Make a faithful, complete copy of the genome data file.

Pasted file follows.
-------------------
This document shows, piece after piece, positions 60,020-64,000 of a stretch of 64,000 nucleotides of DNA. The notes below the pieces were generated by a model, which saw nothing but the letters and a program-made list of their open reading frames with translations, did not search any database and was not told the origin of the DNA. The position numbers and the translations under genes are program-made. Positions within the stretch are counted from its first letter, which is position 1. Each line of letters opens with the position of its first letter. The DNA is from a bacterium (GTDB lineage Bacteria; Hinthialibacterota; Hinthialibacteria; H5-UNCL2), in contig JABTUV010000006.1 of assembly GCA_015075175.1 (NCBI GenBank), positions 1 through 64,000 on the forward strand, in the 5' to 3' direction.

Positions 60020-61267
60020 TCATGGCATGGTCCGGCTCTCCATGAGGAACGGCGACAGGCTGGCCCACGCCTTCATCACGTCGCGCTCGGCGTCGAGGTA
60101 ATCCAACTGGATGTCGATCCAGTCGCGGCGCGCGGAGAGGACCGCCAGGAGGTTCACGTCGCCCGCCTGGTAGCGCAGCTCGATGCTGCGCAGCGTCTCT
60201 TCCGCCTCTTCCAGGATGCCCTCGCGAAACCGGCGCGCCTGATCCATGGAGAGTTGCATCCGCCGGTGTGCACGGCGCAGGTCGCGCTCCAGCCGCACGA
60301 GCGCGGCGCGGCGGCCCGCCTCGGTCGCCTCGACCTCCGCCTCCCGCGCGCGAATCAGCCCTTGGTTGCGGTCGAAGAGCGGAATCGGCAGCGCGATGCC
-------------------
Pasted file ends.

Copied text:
This document shows, piece after piece, positions 60,020-64,000 of a stretch of 64,000 nucleotides of DNA. The notes below the pieces were generated by a model, which saw nothing but the letters and a program-made list of their open reading frames with translations, did not search any database and was not told the origin of the DNA. The position numbers and the translations under genes are program-made. Positions within the stretch are counted from its first letter, which is position 1. Each line of letters opens with the position of its first letter. The DNA is from a bacterium (GTDB lineage Bacteria; Hinthialibacterota; Hinthialibacteria; H5-UNCL2), in contig JABTUV010000006.1 of assembly GCA_015075175.1 (NCBI GenBank), positions 1 through 64,000 on the forward strand, in the 5' to 3' direction.

Positions 60020-61267
60020 TCATGGCATGGTCCGGCTCTCCATGAGGAACGGCGACAGGCTGGCCCACGCCTTCATCACGTCGCGCTCGGCGTCGAGGTA
60101 ATCCAACTGGATGTCGATCCAGTCGCGGCGCGCGGAGAGGACCGCCAGGAGGTTCACGTCGCCCGCCTGGTAGCGCAGCTCGATGCTGCGCAGCGTCTCT
60201 TCCGCCTCTTCCAGGATGCCCTCGCGAAACCGGCGCGCCTGATCCATGGAGAGTTGCATCCGCCGGTGTGCACGGCGCAGGTCGCGCTCCAGCCGCACGA
60301 GCGCGGCGCGGCGGCCCGCCTCGGTCGCCTCGACCTCCGCCTCCCGCGCGCGAATCAGCCCTTGGTTGCGGTCGAAGAGCGGAATCGGCAGCGCGATGCC